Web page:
“I’m honored and proud to have had the opportunity to manage the Los Angeles Dodgers,” said Mattingly. “I’ve enjoyed my experiences and relationships with the organization’s staff and players throughout my eight years in L.A. After meeting with Andrew, Farhan and Josh, we all felt that a fresh start would be good for both the organization and me. We talked about several scenarios, including my returning in 2016. However, I believe this is the right time and right move for both parties. I’m still very passionate about managing and hope to get the opportunity in the near future. In the meantime, I want to thank the Dodger organization, the city and our fans for the opportunity and wish the club well going forward.”
By Jon Weisman
Triple-A Oklahoma City Dodgers manager Damon Berryhill has been named 2015 Pacific Coast League Manager of the Year, the league office announced today.
Berryhill won a vote of managers and media representatives from each PCL city. He is the first Dodger Triple-A manager to win the award since Lorenzo Bundy did for Albuquerque in 2012.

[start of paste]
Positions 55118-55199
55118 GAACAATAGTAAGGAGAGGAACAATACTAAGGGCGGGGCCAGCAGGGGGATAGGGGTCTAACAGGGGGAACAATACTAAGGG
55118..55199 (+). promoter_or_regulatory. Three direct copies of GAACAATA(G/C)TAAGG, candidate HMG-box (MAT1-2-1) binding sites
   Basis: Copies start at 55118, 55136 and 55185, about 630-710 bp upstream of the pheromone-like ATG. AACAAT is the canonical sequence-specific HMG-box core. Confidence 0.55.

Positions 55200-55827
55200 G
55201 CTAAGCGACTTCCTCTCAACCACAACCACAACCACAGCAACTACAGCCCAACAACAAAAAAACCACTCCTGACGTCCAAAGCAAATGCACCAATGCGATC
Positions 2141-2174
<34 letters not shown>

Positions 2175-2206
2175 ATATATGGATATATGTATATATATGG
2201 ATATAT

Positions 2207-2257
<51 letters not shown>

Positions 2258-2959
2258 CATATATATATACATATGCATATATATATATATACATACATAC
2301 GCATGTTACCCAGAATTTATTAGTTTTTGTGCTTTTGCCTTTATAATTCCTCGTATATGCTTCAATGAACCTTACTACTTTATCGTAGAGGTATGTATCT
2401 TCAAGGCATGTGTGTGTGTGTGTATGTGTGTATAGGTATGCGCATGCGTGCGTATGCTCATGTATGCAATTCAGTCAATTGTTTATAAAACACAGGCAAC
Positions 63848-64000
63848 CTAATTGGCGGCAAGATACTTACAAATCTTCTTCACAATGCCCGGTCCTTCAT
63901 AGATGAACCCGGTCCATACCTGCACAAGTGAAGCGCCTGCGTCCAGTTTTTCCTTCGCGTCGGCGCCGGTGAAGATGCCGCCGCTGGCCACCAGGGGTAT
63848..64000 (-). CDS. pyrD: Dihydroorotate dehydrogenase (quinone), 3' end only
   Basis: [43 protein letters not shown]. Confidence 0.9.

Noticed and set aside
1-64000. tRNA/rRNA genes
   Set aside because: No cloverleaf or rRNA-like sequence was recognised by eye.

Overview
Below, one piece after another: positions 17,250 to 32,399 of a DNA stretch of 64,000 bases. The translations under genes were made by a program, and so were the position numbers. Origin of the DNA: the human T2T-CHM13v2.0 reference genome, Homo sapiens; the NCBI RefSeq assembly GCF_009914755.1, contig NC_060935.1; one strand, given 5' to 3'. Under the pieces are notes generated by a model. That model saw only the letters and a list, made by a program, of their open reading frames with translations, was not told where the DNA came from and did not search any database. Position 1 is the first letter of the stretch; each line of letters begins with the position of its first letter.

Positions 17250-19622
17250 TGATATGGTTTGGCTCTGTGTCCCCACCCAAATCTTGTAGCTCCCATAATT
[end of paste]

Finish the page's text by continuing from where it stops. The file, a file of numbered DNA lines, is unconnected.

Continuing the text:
Oklahoma City won the PCL American Northern Division title with a team-record 85 victories so far and is headed for the PCL playoffs, despite roster turnover that put over 80 players in uniform during the year, amid more than 300 transactions.
The team has 11 walkoff wins, tied for the most in the PCL.
Berryhill joined the Dodger organization in 2009 at Ogden, and moved up to Albuquerque last year. Overall, he is 416-384 in eight seasons as a manager, after a 10-year career as a Major League catcher with the Chicago Cubs, Atlanta, Boston, Cincinnati and San Francisco.